I frowned. “I thought the chicken clause was a joke.”

“The thing is,” Melissa continued, sitting down, looking back at her stacks of paper and retrieving her pen. “One shouldn’t be able to wield these magicks against another with the intent to cause harm. Not without the recipient’s consent anyway, the penalty for such misuse being severe karmic backlash. However, for some reason I can’t fathom, that supernatural balance on earth is falling out of whack. Individuals are abusing their powers and getting away with it. That’s where I come in. I’m attempting to restore the balance.”

“You mean you really could turn me into a chicken?”

“James, were you listening?”

“Yes, I heard every word,” I assured her. “You’re out to restore the balance of the supernatural on earth. Fine, good, I’m sure that’s a noble goal. However, I’m more than a little concerned about whether I accidentally signed my soul away in the last twenty four hours.”

“Relax,” Melissa sighed with a roll of her eyes. “You’re hardly the sort of person I’m after. As I indicated, don’t cross me and we’ll have no problems.” She paused. “Though you know, you could stand to be less naive. I don’t want anybody coming after me through you.”

“Gee, sorry,” I retorted sarcastically.

“It’s okay, we can work on that,” Melissa said obliviously, having already returned to studying her papers. “Simply let me know if anyone seems to ask you too many questions.” She reached out to take another bite of the mystery sandwich.

I was tempted then to simply beat a quick retreat back into the kitchen, but there was one little detail of Melissa’s prior conversation that still nagged at me. I knew it would bug me all night if I didn’t say anything. So I spoke up, having to ask my question twice before I even got Melissa’s attention once more.

“Nail polish what now?” she questioned.

“It’s just I really can’t understand what that had to do with Dan’s imaginary friend problem,” I repeated patiently.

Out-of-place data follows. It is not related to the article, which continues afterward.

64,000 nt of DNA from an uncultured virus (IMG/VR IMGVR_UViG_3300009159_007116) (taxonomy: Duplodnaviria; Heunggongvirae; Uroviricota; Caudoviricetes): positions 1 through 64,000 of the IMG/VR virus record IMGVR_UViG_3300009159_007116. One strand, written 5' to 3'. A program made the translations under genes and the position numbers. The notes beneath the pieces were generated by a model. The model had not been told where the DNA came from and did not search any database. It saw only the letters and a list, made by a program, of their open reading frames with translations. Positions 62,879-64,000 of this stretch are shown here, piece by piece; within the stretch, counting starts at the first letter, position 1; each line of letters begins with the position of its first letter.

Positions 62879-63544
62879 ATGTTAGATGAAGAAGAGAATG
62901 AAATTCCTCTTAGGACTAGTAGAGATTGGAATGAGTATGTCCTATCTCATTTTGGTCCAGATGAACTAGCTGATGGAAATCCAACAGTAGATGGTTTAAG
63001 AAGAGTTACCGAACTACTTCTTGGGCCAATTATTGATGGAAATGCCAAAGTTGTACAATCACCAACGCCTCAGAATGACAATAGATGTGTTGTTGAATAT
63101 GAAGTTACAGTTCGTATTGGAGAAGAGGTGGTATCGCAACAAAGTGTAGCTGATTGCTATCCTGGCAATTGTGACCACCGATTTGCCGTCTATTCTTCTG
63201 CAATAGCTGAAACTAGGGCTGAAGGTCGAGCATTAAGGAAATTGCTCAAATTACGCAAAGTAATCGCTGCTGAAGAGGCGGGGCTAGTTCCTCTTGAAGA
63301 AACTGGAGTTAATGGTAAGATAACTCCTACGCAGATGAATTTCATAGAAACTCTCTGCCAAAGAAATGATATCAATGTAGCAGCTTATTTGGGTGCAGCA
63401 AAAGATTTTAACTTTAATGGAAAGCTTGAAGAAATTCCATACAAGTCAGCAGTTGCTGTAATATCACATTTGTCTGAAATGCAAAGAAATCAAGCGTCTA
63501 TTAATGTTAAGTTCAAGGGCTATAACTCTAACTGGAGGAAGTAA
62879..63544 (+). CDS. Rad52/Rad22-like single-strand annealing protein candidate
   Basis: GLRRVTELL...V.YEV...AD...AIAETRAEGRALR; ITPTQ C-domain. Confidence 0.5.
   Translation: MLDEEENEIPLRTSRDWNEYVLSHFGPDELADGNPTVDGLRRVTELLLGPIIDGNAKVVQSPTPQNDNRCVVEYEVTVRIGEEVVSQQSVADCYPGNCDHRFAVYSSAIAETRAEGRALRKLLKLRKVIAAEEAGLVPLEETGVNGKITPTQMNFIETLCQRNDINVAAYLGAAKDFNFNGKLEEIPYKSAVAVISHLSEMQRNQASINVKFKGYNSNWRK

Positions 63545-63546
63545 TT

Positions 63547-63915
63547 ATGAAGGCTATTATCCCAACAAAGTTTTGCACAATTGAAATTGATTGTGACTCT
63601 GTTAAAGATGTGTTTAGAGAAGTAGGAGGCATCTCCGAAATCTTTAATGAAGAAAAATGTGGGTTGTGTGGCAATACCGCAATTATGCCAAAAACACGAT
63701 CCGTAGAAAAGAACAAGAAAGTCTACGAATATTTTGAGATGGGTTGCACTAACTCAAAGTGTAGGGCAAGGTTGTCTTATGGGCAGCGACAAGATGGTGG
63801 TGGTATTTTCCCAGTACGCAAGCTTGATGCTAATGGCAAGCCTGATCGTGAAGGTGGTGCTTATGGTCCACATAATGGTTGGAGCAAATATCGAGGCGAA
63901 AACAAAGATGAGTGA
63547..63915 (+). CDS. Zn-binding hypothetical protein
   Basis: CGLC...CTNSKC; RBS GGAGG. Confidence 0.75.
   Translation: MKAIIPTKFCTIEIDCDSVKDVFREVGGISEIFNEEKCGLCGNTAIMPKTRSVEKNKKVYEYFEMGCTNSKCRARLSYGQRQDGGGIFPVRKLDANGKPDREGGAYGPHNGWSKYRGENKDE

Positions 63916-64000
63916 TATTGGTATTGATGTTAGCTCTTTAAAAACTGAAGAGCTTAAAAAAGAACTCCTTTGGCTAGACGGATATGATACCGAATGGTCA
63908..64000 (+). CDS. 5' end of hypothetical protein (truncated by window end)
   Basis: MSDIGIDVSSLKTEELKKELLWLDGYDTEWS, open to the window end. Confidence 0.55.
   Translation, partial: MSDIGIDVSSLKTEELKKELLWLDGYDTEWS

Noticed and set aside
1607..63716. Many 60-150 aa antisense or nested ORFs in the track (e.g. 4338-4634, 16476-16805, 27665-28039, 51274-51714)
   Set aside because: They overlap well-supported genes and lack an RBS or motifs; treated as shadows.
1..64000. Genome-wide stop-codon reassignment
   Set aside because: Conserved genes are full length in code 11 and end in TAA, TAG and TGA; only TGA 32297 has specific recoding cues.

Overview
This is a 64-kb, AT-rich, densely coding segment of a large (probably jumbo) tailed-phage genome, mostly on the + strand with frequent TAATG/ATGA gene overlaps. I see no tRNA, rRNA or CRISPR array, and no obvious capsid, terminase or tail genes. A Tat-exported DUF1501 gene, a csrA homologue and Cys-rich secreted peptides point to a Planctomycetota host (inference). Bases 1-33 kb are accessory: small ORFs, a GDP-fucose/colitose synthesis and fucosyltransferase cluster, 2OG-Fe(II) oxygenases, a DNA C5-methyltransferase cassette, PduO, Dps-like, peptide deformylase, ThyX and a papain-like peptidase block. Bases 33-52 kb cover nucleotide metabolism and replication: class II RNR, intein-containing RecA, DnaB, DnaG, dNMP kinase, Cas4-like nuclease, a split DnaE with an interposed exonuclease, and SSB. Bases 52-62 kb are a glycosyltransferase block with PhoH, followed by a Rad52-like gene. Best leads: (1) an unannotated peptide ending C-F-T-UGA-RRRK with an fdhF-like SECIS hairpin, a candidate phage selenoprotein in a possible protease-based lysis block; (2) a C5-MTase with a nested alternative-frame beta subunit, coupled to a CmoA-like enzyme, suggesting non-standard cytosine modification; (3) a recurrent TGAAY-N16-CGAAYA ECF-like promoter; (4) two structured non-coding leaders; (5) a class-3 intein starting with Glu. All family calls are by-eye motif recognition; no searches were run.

“Oh, that. Simple really, though you almost destroyed the whole thing with your exclamation.” Melissa pulled her hands back out of sight, under her desk. “Tell me,” she continued easily, “what colour nail polish am I wearing?”

I blanked momentarily, then thought back to when she had been demonstrating the trick with the balls. “Clear polish,” I stated.

An eyebrow rose. “Could it be you’re a better observer than I thought?” Melissa mused aloud.

I shrugged. “I have a semi-photographic memory,” I explained to her. “Comes in handy when trying to describe a scene for an article some time after the fact.” (Incidentally, also true as far as writing about Melissa’s cases go.)

“That’s handy,” the brunette reflected. “Hope I’ll remember that. Though as a matter of fact, you’re wrong, I’m not wearing any nail polish today.” She put her hands back on the desk. “Thing is, most guys don’t key into those minor details of your appearance, not right away. Yet Dan was pretty quick with his response. Which means…” She let her voice trail off and stared at me expectantly.

“Which means… he was making it up?” I ventured.

Melissa shook her head. “The people who invent cases for the purposes of making fun of me wouldn’t have been upset at your presence. Try again.”

I couldn’t think of anything. Possibly because I was getting increasingly distracted looking at her. She really is attractive. “I don’t know.”

“I think Dan knows more about his ‘friend’ and her preferences than he was willing to tell me,” Melissa concluded. “Hence the need to speak with Danielle myself.”

“Ah. But, er, won’t it be tricky, chatting with an someone who is imaginary?”

“Eh, I’ve done stranger,” my new roommate said dismissively. Again she bit into her sandwich, and this time I noticed the presence of a banana slice in amongst the lettuce.

“Okay, well, I’ll just be in the kitchen then,” I decided, attempting a smile as I inched further back from her desk.

Melissa didn’t even notice, having already returned to her paper shuffling. Something told me she didn’t spend much time in the kitchen herself. The knowledge that my current bedroom had previously been the dining room added credence to the thought. So it seemed unlikely that we would speak again that evening.

I tried to put it all out of my head.

That worked until late Friday night.

<PREV MISC INDEX NEXT>

ASIDE: Originally written in 2003. Like? Dislike? Thoughts about the characters, or what will happen next? Hope you’ll let me know!

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4 comments

    1. Funny how you mention that – A. Conan Doyle was my main thought, with a supernatural bent. Then “Dresden Files” started becoming a thing (around 2007 with the TV show) and I was miffed that someone else had also thought of it and made it popular. ^.^ Part of the difference could be the first person perspective too? Though it’s possible my writing has evolved as well. (I did make some minor edits.) Thanks for the thought!

      Like